This year, as local governments set their budgets, one law is doing taxpayers some good. This law requires a local taxing district to notify taxpayers and give them a chance to comment if the taxing district intends to collect property taxes it let stay “on the table” in the past.
These are called “foregone taxes,” and for more than 20 years they’ve been a problem. How local governments can collect taxes today, that they in the past decided not collect, is complicated.
Under Idaho law, local taxing districts — cities, counties, recreation districts and so on — can increase property tax collections up to 3 percent a year. This doesn’t mean your taxes can only go up by 3 percent; it means the aggregate total dollars collected from all property taxes can only rise by 3 percent each year.
The law that caps property tax collections also allows exceptions. One alarming exception is that local officials can collect on foregone taxes at some point in the future. In other words, if a city were to increase property tax collections by 2 percent each year for 3 years, that city could, in the fourth year, not only increase property taxes by its full 3 percent but also increase property tax collections to account for the revenue it decided to forgo in each of the previous years.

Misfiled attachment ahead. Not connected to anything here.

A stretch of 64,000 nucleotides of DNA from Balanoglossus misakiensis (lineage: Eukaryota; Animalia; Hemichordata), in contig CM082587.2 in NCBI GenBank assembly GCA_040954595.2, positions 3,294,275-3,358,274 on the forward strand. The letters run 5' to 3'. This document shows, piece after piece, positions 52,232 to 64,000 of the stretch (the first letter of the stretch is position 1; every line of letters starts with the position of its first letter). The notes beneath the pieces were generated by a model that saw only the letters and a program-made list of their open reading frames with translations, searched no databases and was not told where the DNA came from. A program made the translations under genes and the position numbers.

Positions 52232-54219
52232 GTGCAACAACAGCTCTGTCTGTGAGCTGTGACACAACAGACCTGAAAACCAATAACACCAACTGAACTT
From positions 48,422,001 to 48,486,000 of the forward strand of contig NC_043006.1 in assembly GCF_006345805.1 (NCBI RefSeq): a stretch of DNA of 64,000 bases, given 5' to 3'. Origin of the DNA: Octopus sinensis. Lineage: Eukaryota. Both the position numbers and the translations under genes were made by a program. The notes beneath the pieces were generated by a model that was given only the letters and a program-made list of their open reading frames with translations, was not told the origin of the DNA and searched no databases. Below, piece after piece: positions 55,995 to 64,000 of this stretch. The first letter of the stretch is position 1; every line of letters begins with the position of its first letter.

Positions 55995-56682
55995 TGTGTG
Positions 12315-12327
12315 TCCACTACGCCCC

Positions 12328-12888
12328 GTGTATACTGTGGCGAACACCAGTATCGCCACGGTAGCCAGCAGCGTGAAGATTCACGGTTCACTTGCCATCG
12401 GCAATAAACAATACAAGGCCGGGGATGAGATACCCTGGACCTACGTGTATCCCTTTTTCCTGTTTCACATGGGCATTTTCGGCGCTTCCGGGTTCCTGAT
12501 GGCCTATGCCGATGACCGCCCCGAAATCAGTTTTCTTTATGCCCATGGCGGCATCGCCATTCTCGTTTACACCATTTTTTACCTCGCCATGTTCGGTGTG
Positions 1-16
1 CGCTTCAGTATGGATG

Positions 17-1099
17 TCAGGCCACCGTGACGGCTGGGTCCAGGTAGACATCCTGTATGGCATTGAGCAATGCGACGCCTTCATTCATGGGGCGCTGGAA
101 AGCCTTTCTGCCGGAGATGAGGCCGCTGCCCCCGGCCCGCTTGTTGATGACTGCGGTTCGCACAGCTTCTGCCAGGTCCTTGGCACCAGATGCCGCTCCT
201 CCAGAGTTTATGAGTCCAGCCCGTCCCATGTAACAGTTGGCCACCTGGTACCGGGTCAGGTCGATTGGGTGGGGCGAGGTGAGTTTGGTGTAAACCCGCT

The Idaho Tax Commission tracks this foregone balance for taxing districts. And, some taxing districts have begun to look at it as a revenue source when the annual 3 percent limit is too restrictive.
The fact that some taxing districts were collecting on years of forgone property taxes, without real notice to taxpayers, prompted Rep. Mike Moyle, R-Star, to propose the legislation that now requires notice and a hearing whenever foregone balances were to be used.
The issue came to Moyle’s attention after Ada County budgeted frugally for seven years, forgoing $19.4 million in property taxes. But then last year, the county decided to undo its frugality and, in effect, retroactively increase taxes. To add insult, the county did so without much public awareness, and taxes went up.
Moyle’s bill passed both chambers and was signed into law without objection. This public notification requirement is having a positive impact. For example, the Post Falls city government informed residents of a plan to use foregone balances to fund streetlights. In Twin Falls, whether or not foregone taxes were included in the city’s budget (they weren’t) was a point specifically noted by the city finance director.
So now, for the first time, there’s public attention to a somewhat obscure law that let’s taxing districts increase taxes by more than 3 percent annually. But more teeth are needed to protect taxpayers.
To begin, elected officials who work hard to restrain government spending shouldn’t see their efforts go to waste because someone new has been elected, or because current government priorities have changed.
Elected leaders should be allowed to vote to forever forgo collecting the foregone property taxes. The state should allow local city councils, county commissions and other taxing entities to make a determination that they’ll never look backward at property taxes they could have collected but didn’t. Such a policy would provide taxpayers with another level of protection against big tax increases and actually allow taxpayers to reap the ongoing benefit of conservative budgeting. Here’s hoping the 2017 Legislature will take that important step.